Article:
The Home Where Dick Tracy Was Born
Driving on a snowy day not unlike a classic snow scene from Chester Gould’s Dick Tracy, we approached the house in Wilmette where Gould started his married life and his classic detective was created. As the car drove down 17th Street in Wilmette, a charming residential area, a spark of recognition followed by an immediate sense of familiarity told me we had arrived.
This is the house where Gould drew his early comic efforts, the “Girl Friends”, the “Radio Catts”, “Fillum Fables”, but especially, this is the house where, fed up with unrelenting news headlines of crime in the city, Gould created his iconic square jawed detective (Except the early Dick Tracy did not have a square jaw, the clue of which will be found in this house).
While so much of Gould’s cartoon art was drawn here, the house had no official studio. Gould’s “studio” was a simple drawing board in the corner of a sitting room facing a back yard window.
In that corner of the sitting room, visions of the future Dick Tracy found form on Gould’s Strathmore drawing paper. Pencil sketches of a Sherlock Holmes-profiled man morphed into a slim, straw hat-wearing plain clothes man. Sketching. Erasing. Sketching. Refining. Gould drew narrow squinting eyes, and a hawk-like nose, a firm mouth with a lower lip, and an angular jaw. Erasing the lower lip and adding a single bold line from the mouth to the tip of the chin makes the face stronger and more defined. As the plain clothes detective who would trace clues and apprehend criminals came to life on his drawing board, Gould called him “Plain Clothes Tracy”.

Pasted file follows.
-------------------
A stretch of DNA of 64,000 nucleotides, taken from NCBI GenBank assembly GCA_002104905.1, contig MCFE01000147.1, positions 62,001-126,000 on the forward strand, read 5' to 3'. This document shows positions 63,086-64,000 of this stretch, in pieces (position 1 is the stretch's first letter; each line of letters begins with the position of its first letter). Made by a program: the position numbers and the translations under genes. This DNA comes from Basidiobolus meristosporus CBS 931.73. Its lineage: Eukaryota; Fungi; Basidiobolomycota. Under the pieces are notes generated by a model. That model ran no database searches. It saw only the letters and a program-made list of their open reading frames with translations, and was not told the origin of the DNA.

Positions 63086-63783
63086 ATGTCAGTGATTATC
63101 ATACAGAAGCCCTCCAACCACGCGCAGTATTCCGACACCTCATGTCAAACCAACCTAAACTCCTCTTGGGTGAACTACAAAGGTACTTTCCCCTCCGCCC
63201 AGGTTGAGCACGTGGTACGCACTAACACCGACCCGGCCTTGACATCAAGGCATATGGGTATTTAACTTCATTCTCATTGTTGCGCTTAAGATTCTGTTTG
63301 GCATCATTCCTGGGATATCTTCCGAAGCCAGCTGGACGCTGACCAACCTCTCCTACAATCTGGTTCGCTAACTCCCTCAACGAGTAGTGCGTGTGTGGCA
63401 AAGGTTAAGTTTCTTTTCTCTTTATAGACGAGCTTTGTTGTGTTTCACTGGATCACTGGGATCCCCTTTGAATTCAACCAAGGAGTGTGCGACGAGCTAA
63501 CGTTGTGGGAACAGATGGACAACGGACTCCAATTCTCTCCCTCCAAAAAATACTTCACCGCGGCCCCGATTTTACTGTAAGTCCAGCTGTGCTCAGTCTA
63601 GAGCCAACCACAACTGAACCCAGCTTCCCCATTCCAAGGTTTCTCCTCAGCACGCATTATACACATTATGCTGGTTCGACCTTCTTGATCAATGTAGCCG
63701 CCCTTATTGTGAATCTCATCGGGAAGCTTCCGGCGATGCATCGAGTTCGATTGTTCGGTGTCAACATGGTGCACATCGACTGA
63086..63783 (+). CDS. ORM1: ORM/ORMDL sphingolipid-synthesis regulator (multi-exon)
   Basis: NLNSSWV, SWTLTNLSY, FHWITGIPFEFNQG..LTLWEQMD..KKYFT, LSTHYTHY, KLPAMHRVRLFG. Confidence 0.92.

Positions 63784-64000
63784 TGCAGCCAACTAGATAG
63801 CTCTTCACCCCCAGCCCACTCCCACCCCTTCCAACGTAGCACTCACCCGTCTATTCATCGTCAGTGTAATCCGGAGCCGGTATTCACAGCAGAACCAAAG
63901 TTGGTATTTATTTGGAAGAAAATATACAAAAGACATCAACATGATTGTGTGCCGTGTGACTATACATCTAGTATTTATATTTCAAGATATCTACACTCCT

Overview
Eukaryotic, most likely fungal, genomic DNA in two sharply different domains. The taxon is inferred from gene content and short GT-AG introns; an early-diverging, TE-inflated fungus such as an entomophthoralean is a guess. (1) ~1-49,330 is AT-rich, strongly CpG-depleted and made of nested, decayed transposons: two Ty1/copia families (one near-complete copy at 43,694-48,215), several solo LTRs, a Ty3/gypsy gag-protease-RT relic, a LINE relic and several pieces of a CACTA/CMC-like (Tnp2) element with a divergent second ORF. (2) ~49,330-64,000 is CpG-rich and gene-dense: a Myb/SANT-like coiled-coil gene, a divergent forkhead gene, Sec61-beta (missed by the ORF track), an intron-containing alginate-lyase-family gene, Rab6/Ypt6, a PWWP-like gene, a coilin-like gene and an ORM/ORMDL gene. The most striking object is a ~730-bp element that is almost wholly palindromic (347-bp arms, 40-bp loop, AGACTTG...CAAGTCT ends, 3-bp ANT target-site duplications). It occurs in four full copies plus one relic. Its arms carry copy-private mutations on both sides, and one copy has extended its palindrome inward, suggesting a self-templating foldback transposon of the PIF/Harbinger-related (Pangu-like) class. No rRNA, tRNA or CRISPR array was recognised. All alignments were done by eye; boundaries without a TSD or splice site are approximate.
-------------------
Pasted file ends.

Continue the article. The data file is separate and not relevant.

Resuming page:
After his crime fighter was complete, Gould developed a week’s work of 6 daily strips which would be submitted to Capt. J. M. Patterson of the Chicago Tribune. And scenes from this submission were unlike anything the cartoonist had previously created; Tracy down at headquarters fielding a hot tip on his black candle stick telephone, the villainous Big Boy gazing out a window planning his next foul deed, Tracy and Tess escaping the rat-tat-rat-tat-tat of machine gun fire as they flee down a grim city street.
But not all of Chester Gould’s creative energy was confined to his drawing board. Downstairs in the basement a large profile of the detective graces the rough cement wall. It’s a profile of Tracy, but it’s unique in that he has a definite lower lip and a slightly rounded and protruding chin.
Nowhere in the run of Dick Tracy is a similar depiction seen. Was Gould still working on refining the design of this character? Only the great detective could find the answer…
– Richard Pietrzyk